Elden Ring Erdtree DLC review 0
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Review: Elden Ring: Shadow of the Erdtree

It's Elden Ring, what more do you need

With a game as big as Elden Ring, you better believe that it’s worth digging up every single scrap we can with multiple writers on the case. Read on as Steven Mills and I dissect the gargantuan, and frankly surprising, Shadow of the Erdtree DLC.

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Elden Ring: Shadow of the Erdtree (PC [reviewed], PS4, PS5Xbox One, Xbox Series X/S]
Developer: From Software
Publisher: Bandai Namco
Released: June 20, 2024
MSRP: $39.99

Chris Carter: Well, here we are, at the likely end of the Elden Ring era (at least, as far as the first entry is concerned). While it sounds hyperbolic to call it an “era,” it really was! Everyone went crazy for this one, and many people who had never picked up a SekiSoulsBourne game grabbed this one for the first time.

I’m gonna be honest: I was blown away by this expansion. It reminds me of Artorias of the Abyss (the sole expansion-esque DLC for Dark Souls 1) in all the best ways, with a gigantic single sandbox to play around in. It’s one of my single favorite areas in From Software history. Thoughts?

Steven Mills: I totally agree, and here we are again with From Software exceeding my expectations in pretty much every way imaginable. This is the most solid overall DLC by From Software yet. I feel like it takes a lot of the good from previous DLC like Artorias of the Abyss, as you mentioned, as well as The Ringed City from Dark Souls 3 and even some Old Hunters from Bloodborne, while also still pushing everything forward. A gigantic sandbox is really the best way to put it. There’s nothing on rails in Shadow of the Erdtree, and The Land of Shadow gives us the freedom to explore however we want, just like most of the base game. A true “expansion” in every way.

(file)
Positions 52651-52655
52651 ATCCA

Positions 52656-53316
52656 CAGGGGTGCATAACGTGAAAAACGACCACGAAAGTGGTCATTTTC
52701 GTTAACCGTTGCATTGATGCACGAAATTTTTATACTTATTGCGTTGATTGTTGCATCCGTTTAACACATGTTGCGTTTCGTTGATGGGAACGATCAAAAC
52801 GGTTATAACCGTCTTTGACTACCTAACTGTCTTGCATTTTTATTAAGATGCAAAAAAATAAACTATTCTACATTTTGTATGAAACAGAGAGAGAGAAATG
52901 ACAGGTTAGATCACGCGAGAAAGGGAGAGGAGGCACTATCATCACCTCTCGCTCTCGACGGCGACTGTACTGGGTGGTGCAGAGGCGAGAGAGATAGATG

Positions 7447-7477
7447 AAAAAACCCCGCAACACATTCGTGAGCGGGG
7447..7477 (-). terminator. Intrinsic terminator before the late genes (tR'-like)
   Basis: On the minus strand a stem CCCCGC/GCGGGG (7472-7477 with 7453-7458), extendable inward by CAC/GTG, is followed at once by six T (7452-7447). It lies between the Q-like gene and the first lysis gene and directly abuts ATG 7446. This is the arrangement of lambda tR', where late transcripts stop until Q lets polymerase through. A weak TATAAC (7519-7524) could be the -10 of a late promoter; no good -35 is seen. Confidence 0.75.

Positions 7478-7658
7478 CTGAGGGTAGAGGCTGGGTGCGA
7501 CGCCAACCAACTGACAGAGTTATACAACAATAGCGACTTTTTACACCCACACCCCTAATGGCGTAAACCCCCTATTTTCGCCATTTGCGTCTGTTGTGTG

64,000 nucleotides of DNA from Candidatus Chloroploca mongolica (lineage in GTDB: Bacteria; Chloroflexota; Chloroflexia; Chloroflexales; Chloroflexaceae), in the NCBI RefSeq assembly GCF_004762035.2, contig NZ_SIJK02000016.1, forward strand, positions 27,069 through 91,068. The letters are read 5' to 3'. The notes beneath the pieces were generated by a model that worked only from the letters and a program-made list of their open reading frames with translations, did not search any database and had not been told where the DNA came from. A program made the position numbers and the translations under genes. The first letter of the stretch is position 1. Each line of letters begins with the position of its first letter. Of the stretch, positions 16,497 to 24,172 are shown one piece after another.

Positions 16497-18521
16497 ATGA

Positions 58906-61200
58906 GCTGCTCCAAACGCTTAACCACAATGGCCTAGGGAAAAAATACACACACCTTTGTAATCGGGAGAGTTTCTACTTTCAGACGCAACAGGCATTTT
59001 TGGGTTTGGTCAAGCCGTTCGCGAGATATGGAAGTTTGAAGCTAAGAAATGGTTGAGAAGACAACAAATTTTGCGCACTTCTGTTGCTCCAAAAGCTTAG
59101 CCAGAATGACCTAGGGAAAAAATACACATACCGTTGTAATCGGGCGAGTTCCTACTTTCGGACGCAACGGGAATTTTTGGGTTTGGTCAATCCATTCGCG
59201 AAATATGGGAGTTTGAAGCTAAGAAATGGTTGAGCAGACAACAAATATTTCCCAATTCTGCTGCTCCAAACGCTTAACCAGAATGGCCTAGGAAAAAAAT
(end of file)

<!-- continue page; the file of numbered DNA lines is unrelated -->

Chris: Yeah, it really does take a lot from columns A, B, and C. One thing I think they really leaned into is the “spiderweb/spokes on a wheel environmental design.” Their philosophy has always incorporated this, especially with the Firelink Shrine in 2011 (time flies!), but with several of the specific areas in the Erdtree DLC, they can feel endless. Take one of the key areas, the Shadow Keep. I entered this zone fairly early in, and was finding new entrances and secrets in it 10 hours later.

Elden Ring Erdtree DLC review
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The best part is that if you actually want to just work through these areas and finish the DLC, you can. Nothing feels needlessly gated. You basically just go where you want, with a few story-related exceptions. It’s a fantastic way to approach a DLC, without making it feel too small or too pointlessly wide open like some other studios. It’s a skill they’ve honed for decades going back to their King’s Field era. This just makes me excited to see what they can do for their next project: assuming it’s not a Bloodborne PC port.

Steven: Oh yeah, the Shadow Keep is so massive and intricate that it quite literally feels like it could have been its own DLC, if this was an earlier Souls game. As for the actual level design, it’s kind of insane how many different regions and biomes have been squeezed into this single release. My first Elden Ring playthrough was back in early 2022 when it originally came out, but recently, I played through again to freshen up a bit and ended up taking this run in a very different direction  — both in terms of build/playstyle as well as the path I took along the way.

People will be able to do the same sort of thing with Shadow of the Erdtree; there is no definitive path you must take to get to most of the zones. Early on in the DLC when I realized just how much was here, I asked myself that very question: where does From Software go from here? Elden Ring, and now Shadow of the Erdtree are such massive steps forward for the genre that From Software has been pioneering for over a decade now, but like you, I’m excited to see what that could be.

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Chris: There are a few biomes that some people will likely never even see. And I will definitely be replaying this and taking a different route the next time I start up an Elden Ring run. It meshes so well, in the sense that you can completely ignore it or dive into it for as long as a chunk of the core game. That eventual all-inclusive Game of the Year edition is looking even more enticing.

What did you think of the new enemies and bosses? Even the tombs with the bite-sized NPC encounters and the DLC crypts felt fresh.